Anna

Welcome to the world
of The Riviera Woman

Hello. My name is Anna Fill and I welcome you to my website. If you’re a woman living or working on the Riviera or if you are just visiting, this is the place for you. My site is full of inspirational people and interesting articles, so keep coming back and let us help you live your Riviera life to the full!



PS Men: don’t feel left out; you are very welcome here too!


Read my July 2018 newsletter here...

twitter Follow us on Twitter

Follow us on Facebook

 

People and Places

Tales from A trailing Wife - The dark & lonely aspect of Expat Life

I am thinking of a dear friend of mine who arrived in South Africa after a long haul flight from Asia to say farewell to her loved ones. I cannot imagine how she is holding up. Hardly slept; going through the motions of trying to board a flight, with stop overs and feeling so very heart-broken, wanting to share her sadness but knowing that if she opened her mouth she would start crying and might have a breakdown in front of total strangers. So she just smiles and looks down, keeping to herself, her grief written all over her face.  She is traveling alone. Her husband asked her if she will be ok and without thinking she said yes of course, I will be fine and of course you cannot just leave work and come with me. Not for a second would we consider asking our husbands to go with us. They would if we asked them.  Expat Wives have over the years become so independent and resilient.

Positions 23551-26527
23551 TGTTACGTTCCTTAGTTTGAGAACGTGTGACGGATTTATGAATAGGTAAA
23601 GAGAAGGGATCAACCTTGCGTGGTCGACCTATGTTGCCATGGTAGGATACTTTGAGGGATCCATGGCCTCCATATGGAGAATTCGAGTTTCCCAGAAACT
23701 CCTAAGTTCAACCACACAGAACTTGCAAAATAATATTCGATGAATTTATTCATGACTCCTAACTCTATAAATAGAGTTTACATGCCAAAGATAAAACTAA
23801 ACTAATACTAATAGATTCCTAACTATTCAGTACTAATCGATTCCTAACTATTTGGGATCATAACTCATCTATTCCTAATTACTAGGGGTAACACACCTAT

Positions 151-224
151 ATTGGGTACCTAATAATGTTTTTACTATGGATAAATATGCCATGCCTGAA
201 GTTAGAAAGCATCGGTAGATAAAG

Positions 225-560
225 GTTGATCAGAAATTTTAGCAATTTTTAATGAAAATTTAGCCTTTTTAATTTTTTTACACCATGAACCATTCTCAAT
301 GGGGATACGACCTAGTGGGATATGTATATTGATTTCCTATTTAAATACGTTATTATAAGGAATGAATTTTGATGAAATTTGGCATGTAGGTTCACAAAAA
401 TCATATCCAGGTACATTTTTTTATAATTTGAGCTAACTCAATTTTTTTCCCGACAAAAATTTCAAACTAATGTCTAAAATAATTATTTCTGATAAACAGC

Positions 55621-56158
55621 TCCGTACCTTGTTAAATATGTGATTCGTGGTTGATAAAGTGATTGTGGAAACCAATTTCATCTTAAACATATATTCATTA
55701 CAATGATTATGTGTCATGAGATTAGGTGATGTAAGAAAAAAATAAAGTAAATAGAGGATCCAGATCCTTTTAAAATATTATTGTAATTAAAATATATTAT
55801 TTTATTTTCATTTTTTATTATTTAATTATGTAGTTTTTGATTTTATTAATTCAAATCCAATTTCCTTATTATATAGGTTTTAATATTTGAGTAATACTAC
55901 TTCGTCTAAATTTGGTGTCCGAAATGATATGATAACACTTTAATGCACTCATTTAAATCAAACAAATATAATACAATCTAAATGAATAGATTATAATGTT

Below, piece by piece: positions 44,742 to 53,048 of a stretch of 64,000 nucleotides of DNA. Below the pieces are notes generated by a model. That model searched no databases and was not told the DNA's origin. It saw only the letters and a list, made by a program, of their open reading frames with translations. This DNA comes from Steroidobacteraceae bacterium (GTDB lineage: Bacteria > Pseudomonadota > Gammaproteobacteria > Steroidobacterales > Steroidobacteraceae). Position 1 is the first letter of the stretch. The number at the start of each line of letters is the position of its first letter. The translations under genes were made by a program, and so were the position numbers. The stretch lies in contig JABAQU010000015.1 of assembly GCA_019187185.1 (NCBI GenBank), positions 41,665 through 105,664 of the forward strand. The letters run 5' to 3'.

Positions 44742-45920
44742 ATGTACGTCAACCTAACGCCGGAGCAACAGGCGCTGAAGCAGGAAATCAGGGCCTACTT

Yes, not one but two, her beloved brother and mother. The fact that both died unexpected within two days of each other is one thing, but the fact that she was at the other end of the world when she got the phone calls is a part of our expat life that is indescribable. I suppose it does not make any difference where you are when you loose a loved one, but there are differences. YOU ARE ALONE. You cannot jump into the car and be with your family; you have thousands of questions, you are in shock which means you do not stay on the phone long because the person phoning you is also without words. You put down the phone in disbelief and then you sit there; alone. You have so many questions. You try to call back but the phone is engaged, non stop. Then you realize due to the time zone changes, anyone you could phone is now sleeping, or you think they are and cannot disturb them. And THEN the guilt hits you, right in the stomach and you can hardly breeze. Why did I not jump on the plane when I got news of the illness, why did I think they were going to come out of it just fine. WHY WHY WHY? Our logical thoughts know that there was nothing we could have done; that we had rushed home before and everything turned out well the last time; that it is always a tug of war of emotions; between wanting to be there and the question of finance. These on the spur of the moment air tickets are not cheap as we know. Your immediate thought might be, but money should not play a role in this. Well, let me tell you it does when you fly long haul flights 5 times or more a year to be with your family and children who live on different continents.